- Promotes spiritual, moral, social and cultural development - All students will develop as confident young adults, secure in the Catholic faith, who will play an active part in society as well-rounded citizens through the totality of their educational experience.
- Encompasses the acquisition of personal, learning and thinking skills - All subjects will emphasise the importance of these skills through cross-curricular activities, developing resilience, independence, curiosity and engagement.
- Emphasises the importance of literacy and numeracy - All students are able to develop their knowledge, understanding and skills in Literacy and Numeracy in all subject areas as well as through discrete lessons in English and Maths. All pupils are assessed on their reading ability on entry to the school and additional support is given to pupils who are below the expected level.
- Prepares young people for the future - All students will be equipped with the knowledge, skills and understanding to achieve as highly as possible at Key Stage 4 which in turn will allow them to access the courses and qualification routes that best suit them. In determining the subjects that make up our Key Stage 4 offer we take into account the Lancashire Skills and Employment Strategic Framework.
English Baccalaureate - The English Baccalaureate (EBacc) is an accountability measure in England which measures the proportion of children who sit GCSEs in English, Maths, Science, a humanity (History OR Geography) and a language. Alongside Religious Education, these subjects form the heart of our curriculum at Key Stage 3 and provide a solid academic foundation for all pupils. In Key Stage 4 we encourage pupils to consider a broad and balanced curriculum but do not insist that pupils study particular pathways. To ensure a broad provision of creative and technical courses, pupils are not directed to Ebacc qualifications in the options process and all pupils have a free choice of courses in Years 10 and 11.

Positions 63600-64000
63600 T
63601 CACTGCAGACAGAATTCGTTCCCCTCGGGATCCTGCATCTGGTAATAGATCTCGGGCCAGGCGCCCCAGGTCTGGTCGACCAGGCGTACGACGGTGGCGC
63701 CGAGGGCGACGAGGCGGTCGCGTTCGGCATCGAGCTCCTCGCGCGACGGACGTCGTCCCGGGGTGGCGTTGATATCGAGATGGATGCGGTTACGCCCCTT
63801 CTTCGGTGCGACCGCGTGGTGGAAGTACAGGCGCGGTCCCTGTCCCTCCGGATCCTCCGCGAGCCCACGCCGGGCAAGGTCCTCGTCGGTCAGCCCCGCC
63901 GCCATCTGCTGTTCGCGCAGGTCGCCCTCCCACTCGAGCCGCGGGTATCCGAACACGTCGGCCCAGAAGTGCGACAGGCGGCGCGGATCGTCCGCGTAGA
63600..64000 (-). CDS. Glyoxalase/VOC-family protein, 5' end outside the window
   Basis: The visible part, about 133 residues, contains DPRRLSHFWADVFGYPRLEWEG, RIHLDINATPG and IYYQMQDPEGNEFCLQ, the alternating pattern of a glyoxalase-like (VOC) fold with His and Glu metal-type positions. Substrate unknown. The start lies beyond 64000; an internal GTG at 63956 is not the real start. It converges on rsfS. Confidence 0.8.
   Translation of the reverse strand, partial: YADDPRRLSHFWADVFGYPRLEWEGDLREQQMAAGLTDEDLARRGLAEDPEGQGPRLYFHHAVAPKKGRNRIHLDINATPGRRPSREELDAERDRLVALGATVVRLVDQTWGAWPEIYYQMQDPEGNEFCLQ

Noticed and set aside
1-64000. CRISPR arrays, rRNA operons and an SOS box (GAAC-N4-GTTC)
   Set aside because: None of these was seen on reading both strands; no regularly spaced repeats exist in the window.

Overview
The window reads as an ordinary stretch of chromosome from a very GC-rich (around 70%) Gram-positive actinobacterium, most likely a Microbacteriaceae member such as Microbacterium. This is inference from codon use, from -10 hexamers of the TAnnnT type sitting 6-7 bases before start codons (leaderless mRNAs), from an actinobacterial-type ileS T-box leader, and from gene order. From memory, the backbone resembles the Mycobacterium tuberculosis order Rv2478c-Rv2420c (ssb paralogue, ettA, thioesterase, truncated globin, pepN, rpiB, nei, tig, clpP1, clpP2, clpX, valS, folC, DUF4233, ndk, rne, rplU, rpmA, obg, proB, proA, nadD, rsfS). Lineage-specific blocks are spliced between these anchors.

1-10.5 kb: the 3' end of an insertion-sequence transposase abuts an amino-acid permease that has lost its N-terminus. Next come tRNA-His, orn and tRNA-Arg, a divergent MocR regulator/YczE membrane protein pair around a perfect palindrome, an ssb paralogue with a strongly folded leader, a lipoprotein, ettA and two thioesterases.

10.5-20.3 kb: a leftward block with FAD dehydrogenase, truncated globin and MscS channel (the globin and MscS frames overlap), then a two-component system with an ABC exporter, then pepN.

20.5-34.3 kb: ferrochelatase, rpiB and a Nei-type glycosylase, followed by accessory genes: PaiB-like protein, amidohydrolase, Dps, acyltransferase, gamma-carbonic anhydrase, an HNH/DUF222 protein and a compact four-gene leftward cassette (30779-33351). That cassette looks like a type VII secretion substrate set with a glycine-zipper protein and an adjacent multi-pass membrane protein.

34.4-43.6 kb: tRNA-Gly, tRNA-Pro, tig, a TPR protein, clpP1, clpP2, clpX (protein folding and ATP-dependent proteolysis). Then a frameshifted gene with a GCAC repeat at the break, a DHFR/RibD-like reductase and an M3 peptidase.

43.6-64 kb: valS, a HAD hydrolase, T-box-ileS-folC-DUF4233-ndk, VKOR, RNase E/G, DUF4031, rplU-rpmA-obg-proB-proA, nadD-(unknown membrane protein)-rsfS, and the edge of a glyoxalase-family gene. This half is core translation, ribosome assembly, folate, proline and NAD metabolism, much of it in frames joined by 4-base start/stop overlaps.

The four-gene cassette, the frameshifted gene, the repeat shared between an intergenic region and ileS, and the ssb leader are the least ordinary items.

Special Educational Needs and Disability - Access to the Curriculum
We endeavour to make the school curriculum accessible for all pupils regardless of Special Educatonal Need or disability. More information can be found in the SEND section of our website.
St Augustine's follows the national curriculum set down by the government, but there is much more to what we offer than simply meeting legal requirements. We believe that given the right curriculum and learning opportunities, every young person can succeed and fulfil their potential.
During the COVID lockdowns school were required to provide remote education for pupils who were (self-) isolating. Now that schools are returning to normal with face to face teaching, there is no requirement for teachers to set work online for pupils who are ill. We would encourage families to do their best to send pupils into school if they are well enough to learn, and if they are not then their recovery should be the priority. Some teachers may set work where it is straightforward to do so, but in many cases it is impossible to replicate the experience of attending a lesson by setting work remotely. If families wish to access some learning activities for pupils who are well enough to learn but not well enough to attend school, then Oak Academy provides resources that can be used in conjunction with the school curriculum overviews that are listed above.